• Taste – Warm toasted oak, fresh peeled grapefruit, zesty wood spices
  • Finish – Sweet cereal, clove spiciness, fresh mint

Would we agree? We certainly found the woodsy quality, floral hint and spice, however we certainly didn’t find the grapefruit on the palate though perhaps our interpretation was bitter with out the citrus element. Overall we were glad to have a chance to try but this wouldn’t be one we would run out and buy again.

This bottle was purchased in London at the Whisky Exchange, currently available for £43.75 and opened in November 2019.

What else did we try in our Method and Madness evening?

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“Curious” – Shelter Point Montfort District Lot 141 Single Grain (2018) 46%

Something you really do need to know about Shelter Point distillery from BC, Canada is when they say “field to flask”, they really do mean it. The grow their own barley on their farm with this particular expression named after the lot:

Raised right here on our family farm on Vancouver Island, Montfort District Lot 141 is a truly unique field-to-flask whisky. The name itself is the very lot in which the single-grain barley was grown, and the coordinates to the exact field are included on every bottle. Distilled in our traditional copper pot stills, aged in American oak and French oak at our oceanfront warehouses, and bottled on-site by the Shelter Point family, Montfort DL 141 is a proud product of our distillery home.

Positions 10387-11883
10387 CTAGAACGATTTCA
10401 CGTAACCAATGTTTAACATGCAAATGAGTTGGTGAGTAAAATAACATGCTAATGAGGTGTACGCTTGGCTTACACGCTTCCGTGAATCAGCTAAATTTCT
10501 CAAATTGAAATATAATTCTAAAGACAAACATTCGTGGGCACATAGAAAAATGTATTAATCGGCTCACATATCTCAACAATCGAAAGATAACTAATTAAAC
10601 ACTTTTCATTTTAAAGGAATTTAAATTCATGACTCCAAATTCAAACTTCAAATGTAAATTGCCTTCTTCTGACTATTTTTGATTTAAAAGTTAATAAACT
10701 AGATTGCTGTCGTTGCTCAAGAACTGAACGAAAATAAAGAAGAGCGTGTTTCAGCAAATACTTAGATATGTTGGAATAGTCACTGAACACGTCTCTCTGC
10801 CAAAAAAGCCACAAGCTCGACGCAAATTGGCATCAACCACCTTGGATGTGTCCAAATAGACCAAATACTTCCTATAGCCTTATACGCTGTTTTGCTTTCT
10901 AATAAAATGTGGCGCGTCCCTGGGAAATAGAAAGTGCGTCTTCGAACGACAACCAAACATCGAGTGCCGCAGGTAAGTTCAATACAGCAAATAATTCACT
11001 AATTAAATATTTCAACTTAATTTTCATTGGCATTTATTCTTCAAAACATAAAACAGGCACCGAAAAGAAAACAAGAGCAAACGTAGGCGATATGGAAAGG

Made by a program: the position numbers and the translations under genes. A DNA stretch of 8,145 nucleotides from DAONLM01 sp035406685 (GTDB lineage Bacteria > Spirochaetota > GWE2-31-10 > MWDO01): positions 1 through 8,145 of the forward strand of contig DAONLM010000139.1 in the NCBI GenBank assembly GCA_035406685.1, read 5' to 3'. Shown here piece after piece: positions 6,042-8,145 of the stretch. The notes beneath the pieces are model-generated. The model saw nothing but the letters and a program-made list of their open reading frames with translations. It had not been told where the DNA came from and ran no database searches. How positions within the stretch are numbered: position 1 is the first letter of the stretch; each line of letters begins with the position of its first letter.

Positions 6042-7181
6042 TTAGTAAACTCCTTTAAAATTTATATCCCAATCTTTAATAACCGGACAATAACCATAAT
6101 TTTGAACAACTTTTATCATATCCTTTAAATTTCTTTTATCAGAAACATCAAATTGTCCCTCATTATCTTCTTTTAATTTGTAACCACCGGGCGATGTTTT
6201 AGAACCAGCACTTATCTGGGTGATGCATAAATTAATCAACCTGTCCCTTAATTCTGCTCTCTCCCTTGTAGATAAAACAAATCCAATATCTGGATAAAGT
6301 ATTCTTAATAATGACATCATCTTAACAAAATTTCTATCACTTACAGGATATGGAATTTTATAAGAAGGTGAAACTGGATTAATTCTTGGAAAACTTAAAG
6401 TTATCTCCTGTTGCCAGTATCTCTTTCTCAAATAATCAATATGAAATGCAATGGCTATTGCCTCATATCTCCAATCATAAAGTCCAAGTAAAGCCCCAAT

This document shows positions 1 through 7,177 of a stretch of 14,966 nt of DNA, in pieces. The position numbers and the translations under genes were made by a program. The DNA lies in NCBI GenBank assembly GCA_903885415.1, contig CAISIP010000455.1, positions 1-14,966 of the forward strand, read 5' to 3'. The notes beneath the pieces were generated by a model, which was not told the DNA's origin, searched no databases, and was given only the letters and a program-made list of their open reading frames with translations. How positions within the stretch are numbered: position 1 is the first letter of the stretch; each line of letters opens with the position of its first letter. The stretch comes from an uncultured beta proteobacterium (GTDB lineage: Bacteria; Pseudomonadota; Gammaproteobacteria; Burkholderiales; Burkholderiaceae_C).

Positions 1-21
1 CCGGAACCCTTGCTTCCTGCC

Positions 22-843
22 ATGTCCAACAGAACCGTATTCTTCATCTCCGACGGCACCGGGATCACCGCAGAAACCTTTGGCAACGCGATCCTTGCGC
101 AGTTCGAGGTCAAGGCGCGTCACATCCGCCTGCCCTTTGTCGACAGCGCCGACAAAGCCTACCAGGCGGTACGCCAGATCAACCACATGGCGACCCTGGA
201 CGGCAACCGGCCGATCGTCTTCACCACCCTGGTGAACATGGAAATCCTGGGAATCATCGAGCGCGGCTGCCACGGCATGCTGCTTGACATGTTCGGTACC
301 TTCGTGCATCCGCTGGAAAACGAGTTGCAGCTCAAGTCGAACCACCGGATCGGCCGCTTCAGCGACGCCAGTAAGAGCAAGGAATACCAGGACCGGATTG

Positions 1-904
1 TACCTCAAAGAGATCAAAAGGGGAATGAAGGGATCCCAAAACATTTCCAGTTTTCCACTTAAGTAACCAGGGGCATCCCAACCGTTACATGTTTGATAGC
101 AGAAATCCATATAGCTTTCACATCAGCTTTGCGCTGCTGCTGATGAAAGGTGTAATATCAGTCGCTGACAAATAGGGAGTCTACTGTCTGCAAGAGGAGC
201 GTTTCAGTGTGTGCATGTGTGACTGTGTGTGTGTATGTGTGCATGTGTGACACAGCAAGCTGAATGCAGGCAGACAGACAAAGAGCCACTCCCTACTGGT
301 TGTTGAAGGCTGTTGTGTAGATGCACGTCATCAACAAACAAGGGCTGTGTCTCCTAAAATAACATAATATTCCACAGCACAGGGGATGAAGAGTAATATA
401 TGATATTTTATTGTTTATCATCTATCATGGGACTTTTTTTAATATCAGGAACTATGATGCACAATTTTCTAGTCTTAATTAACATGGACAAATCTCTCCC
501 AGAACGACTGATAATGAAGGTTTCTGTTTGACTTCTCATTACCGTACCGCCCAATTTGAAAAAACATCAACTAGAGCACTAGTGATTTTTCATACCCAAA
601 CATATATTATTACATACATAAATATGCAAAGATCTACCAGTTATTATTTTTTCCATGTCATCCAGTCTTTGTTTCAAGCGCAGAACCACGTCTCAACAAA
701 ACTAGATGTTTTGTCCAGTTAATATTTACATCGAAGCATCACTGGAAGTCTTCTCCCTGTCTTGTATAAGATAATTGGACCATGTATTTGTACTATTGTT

I was so enthusiastic about our 2018 edition Shelter Point quartet that I arranged to share it with our Whisky Ladies, our original Mumbai tasting group and other enthusiasts…

Here is what we discovered! Starting with the Whisky Ladies of Mumbai when the bottle was freshly opened…

Shelter Point Montfort District Lot 141 Single Grain (2018) 46%

  • Nose – Lots of fruits, sour mash, “barnyard funk” not in a bad way, just very rustic, like a dusty granary. Then chocolate mousse, cider, grape… with the aromas continuing to evolve… an unmistakable juicy fruit, gummy bears and dried tropical fruits